Re: Jobs and Not Getting Them

Eugene A. Berkery (eberkery@NMSU.EDU)
Fri, 3 Jun 1994 13:28:22 -0600

themselves to a career in anthropology and expects to comfortably funded
is unrealistic, except as this discipline can co-opted into other fields.
Rather than complain that the system, committees or individuals are wrong,
a more Darwinian view might be taken, and the forces that keep such
entities in place examined. You cannot function in a system unless you
understand it. I think a suggestion that anthropologists go on strike is
about as unrealistic as you can get. The individuals who control the
university purse would laugh all the way to the bank. After the dust
had settled, there would be fewer jobs and the troublemakers eliminated.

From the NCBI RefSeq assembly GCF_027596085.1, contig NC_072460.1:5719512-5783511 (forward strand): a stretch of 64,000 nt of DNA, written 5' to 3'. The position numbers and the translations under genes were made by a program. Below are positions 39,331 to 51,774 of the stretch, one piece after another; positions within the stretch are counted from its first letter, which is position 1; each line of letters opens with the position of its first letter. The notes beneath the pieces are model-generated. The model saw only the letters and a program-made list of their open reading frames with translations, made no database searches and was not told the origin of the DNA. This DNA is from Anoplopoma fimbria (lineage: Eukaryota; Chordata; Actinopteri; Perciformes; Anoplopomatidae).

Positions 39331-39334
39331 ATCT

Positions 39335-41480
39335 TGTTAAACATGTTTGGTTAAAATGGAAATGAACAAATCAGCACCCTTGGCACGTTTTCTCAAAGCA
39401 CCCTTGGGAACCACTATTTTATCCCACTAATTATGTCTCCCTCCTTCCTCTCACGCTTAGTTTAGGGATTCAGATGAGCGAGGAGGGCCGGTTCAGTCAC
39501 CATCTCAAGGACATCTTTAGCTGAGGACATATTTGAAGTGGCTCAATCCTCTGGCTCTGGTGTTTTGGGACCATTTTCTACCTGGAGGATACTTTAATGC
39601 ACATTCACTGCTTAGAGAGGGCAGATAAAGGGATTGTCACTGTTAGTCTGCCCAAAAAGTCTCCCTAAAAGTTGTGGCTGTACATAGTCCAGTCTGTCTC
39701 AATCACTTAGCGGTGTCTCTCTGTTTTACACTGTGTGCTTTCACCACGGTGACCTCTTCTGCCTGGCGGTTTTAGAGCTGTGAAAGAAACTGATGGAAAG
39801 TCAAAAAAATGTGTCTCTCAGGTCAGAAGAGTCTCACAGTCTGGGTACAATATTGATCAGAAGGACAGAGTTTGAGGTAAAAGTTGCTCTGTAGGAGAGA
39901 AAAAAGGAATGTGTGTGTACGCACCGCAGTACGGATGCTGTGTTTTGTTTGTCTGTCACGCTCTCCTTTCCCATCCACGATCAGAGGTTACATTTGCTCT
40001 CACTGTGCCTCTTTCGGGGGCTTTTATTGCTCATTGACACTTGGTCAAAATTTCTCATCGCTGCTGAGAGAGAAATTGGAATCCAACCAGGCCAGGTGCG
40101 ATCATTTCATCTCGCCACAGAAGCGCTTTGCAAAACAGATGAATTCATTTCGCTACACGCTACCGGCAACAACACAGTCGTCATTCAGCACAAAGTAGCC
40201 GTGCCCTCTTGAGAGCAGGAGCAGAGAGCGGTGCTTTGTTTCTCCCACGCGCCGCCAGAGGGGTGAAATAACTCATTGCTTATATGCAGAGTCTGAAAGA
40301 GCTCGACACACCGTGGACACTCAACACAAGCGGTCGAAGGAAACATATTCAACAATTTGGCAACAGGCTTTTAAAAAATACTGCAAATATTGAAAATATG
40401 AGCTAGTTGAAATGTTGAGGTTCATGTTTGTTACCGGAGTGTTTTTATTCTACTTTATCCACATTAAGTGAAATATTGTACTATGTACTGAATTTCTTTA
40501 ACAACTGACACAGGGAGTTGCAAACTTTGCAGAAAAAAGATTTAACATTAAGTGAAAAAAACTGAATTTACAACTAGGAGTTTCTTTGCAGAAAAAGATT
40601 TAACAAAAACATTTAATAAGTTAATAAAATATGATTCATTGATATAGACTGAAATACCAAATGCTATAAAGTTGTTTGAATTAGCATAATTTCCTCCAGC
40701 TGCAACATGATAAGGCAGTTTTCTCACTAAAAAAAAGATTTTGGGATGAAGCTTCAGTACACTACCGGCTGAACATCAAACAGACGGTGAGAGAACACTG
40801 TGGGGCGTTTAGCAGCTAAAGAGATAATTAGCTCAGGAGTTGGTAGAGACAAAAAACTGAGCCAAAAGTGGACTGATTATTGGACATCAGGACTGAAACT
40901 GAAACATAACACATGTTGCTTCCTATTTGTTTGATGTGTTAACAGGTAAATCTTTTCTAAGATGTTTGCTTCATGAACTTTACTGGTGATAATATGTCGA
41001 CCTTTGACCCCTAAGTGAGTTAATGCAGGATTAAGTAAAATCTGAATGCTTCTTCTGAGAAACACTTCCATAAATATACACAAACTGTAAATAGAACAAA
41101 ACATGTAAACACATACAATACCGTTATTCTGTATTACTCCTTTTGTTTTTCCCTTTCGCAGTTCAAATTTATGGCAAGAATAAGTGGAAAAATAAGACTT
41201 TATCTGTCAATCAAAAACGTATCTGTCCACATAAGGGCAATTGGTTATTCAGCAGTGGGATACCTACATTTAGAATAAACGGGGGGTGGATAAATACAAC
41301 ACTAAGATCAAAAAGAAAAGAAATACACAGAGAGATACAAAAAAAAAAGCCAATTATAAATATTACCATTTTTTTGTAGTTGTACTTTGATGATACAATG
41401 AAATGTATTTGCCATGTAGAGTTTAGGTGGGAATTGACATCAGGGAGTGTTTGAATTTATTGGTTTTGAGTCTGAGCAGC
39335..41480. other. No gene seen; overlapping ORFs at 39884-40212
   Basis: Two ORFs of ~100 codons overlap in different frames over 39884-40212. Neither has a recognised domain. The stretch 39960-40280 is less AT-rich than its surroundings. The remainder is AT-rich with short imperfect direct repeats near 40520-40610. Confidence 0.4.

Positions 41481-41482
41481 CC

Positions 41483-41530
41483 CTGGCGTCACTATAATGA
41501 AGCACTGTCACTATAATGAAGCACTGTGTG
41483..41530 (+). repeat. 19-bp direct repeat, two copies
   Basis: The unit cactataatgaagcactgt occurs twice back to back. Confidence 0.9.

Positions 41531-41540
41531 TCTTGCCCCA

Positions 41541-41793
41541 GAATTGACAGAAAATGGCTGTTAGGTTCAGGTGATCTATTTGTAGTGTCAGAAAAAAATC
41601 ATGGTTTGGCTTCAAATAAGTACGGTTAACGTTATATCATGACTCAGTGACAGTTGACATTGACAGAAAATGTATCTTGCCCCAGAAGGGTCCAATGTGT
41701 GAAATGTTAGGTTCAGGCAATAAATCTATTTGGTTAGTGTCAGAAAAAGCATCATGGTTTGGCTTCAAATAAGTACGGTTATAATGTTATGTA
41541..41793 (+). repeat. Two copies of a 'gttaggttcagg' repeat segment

Any time you are employed in a non-essential industry supported by
tax money, your financial future is at hazard. Although some of us may
regard anthropology as important and essential, it has a low priority with
the people who pay the taxes. In the early part of this century,
anthropology was a rich man's hobby.
When I was working on my degree, while employed in industry, the
company would contribute to tuition if it had application to the company
interests. While I neither sought or expected such support, I was once
asked by the educational *committee* as to what was the subject matter of
anthropology. When I told them it was *human beings*, they frowned and
said they could see no application in this company. Personally I thought
that was hilarious.
Perhaps we need a specialty such as *industrial anthropology*.
Even if they do not understand what it is they would have to have one.
Psychologists have managed to pull this off for years. If you have
included Forensic anthropology in your studies, perhaps employment as a
mortician might be accessible. After all, it is sort of reverse to digging
up bones, and it is a growing field, particularly if gladitorial
competition for academic positions catches on.
Gene Berkery